Governor W. W. Barron Bribery Conspiracy Trial

Charleston Gazette
August 13, 1968

Jurors Picked in Trial Of Barron, Five Others

By John G. Morgan
Staff Writer

The bribery conspiracy case of the U. S. government versus a former West Virginia governor and five others opened in federal court here Monday with the selection of a jury.

Seven women and five men were impaneled to sit as a jury for the complex case that may last several weeks. Special Federal Judge J. Robert Martin Jr. ordered the 12 members and six alternates confined for the duration.

The jurors and alternates will have quarters in the Daniel Boone Hotel during the trial. They will have only limited contact with their families and businesses.

Martin told the jurors there telephone conversations and their access to TV, radio and newspapers will be monitored to "a certain extent."

The judge took full responsibility for confining the 18 persons and said he understood they would be seriously inconvenienced. "It will be a trying experience, to say the least," he added.

One question which the judge directed to prospective jurors before the final selection was:

"What impact, other than personal inconvenience, would your confinement as a juror in this case, possibly for several weeks, have upon you."

All answered "none," or replied in words to that effect.

The judge pledged that every effort will be made to keep all jurors comfortable. He placed a marshal and a deputy marshall [sic] in charge of the group.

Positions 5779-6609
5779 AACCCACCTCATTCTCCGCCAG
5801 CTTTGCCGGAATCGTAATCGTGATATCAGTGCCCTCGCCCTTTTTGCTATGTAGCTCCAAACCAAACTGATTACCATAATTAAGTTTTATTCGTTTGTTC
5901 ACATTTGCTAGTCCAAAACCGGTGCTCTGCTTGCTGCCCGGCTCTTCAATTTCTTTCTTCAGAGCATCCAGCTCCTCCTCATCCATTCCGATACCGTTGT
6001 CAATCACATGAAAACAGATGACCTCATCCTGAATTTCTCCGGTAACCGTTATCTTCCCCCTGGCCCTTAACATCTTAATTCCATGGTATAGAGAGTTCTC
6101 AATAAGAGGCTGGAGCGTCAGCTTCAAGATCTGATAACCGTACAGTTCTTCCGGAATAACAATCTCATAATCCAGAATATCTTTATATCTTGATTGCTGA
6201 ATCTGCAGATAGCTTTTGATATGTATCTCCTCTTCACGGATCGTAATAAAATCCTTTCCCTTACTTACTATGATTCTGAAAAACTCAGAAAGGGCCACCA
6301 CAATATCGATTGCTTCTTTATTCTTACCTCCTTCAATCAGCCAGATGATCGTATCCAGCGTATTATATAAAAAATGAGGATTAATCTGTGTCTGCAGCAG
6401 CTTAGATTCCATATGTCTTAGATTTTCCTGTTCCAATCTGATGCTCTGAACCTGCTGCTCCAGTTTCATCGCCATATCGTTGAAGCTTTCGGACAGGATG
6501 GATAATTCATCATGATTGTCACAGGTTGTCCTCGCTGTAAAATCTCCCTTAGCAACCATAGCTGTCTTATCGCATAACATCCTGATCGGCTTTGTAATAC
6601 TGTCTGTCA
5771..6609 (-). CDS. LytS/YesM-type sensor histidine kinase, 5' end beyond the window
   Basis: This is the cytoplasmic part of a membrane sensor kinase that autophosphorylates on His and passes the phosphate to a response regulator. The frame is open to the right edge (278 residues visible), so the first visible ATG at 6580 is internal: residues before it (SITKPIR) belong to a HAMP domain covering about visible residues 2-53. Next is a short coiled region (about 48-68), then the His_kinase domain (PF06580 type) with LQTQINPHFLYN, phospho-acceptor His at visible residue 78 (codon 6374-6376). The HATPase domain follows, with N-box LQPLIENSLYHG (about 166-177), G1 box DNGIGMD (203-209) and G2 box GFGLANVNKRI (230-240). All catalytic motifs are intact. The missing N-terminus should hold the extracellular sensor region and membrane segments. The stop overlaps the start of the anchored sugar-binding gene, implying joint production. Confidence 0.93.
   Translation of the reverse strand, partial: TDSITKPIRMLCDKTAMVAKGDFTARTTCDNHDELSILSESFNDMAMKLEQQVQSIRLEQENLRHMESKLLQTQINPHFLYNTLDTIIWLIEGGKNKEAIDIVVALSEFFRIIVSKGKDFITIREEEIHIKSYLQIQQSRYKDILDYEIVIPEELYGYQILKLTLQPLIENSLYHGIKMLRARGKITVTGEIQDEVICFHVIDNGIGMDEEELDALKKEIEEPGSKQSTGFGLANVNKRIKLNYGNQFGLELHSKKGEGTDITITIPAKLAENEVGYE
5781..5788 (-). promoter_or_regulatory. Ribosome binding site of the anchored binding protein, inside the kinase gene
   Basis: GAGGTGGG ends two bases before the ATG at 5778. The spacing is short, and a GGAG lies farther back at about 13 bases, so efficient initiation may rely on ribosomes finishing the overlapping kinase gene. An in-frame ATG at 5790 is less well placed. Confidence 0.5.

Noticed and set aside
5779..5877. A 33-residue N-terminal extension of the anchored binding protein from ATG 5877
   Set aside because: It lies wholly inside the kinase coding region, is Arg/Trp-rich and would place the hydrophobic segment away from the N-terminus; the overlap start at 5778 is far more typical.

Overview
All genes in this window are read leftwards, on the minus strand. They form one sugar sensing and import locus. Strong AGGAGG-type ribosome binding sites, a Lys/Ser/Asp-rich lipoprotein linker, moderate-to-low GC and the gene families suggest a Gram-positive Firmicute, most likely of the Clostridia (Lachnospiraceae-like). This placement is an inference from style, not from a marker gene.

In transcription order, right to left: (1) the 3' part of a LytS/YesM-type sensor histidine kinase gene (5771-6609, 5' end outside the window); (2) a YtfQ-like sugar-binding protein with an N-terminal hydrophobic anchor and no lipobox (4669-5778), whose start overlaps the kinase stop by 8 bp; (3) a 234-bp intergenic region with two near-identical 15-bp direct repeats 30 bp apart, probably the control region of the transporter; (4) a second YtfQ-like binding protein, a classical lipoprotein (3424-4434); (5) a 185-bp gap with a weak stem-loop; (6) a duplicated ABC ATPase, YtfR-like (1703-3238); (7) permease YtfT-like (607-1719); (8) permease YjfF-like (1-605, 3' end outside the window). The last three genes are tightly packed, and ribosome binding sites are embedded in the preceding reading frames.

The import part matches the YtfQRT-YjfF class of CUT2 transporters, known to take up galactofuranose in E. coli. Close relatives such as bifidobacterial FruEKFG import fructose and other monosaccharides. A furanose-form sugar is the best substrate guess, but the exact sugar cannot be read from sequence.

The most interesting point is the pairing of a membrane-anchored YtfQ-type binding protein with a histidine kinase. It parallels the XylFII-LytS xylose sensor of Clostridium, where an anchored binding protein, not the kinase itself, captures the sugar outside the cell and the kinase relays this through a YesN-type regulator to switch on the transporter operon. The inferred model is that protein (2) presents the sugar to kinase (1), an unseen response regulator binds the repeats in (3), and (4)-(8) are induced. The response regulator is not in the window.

Ralph E. Buckalew, a Republican city councilman at Dunbar and a relief operator foreman for Union Carbide, was chosen foreman of the jurors at an organization meeting.

Other members of the jury include four housewives, a maid, a secretary, a computer programmer for a truck company, a Carbide laborer, a custodian for the Kanawha County Board of Education, a part-time telephone operator and an office clerk for United Fuel Gas. Co.

The six alternatives include a housewife, a cook-waitress, a seamstress, a crane operator, a bricklayer and an electrician.

Court opened with a two-minute arraignment proceeding for former Gov. W. W. Barron and the following five additional defendants.

Former State Road Commissioner Burl A. Sawyers, former Deputy Road Commissioner Vincent J. Johnkoski, former Finance Commissioner Truman E. Gore, Elkins lawyer Bonn Brown and Clarksburg automobile dealer Alfred W. Schroath.

The six men, all well-dress in dark suits, white shirts and ties, sat on the front middle row of seats in the courtroom. Later, at the judge's suggestion, they moved up closer to sit behind their eight lawyers at a long table.

In the arraignment proceeding, each of the defendants arose and answered "not guilty" when asked how he pleaded to the indictment. Each formally waived the reading of the nine-page indictment.

The six are charged with conspiring to use interstate facilities to carry out bribery activities involving state contracts.

Brown, hospitalized last week, was present with his lawyer at the opening of the trial. An unpublicized but apparently favorable report on his condition has been filed with the court.

Seventy-six prospective jurors were in the courtroom as proceedings began. Federal Court Clerk Virgil F. Frizzell read the names while Martin retired to his chambers to study the large number of suggested questions to be asked of jurors.

"We are going to endeavor to cover the matter in several questions without a minute, specific approach to it," he explained.

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Government and Politics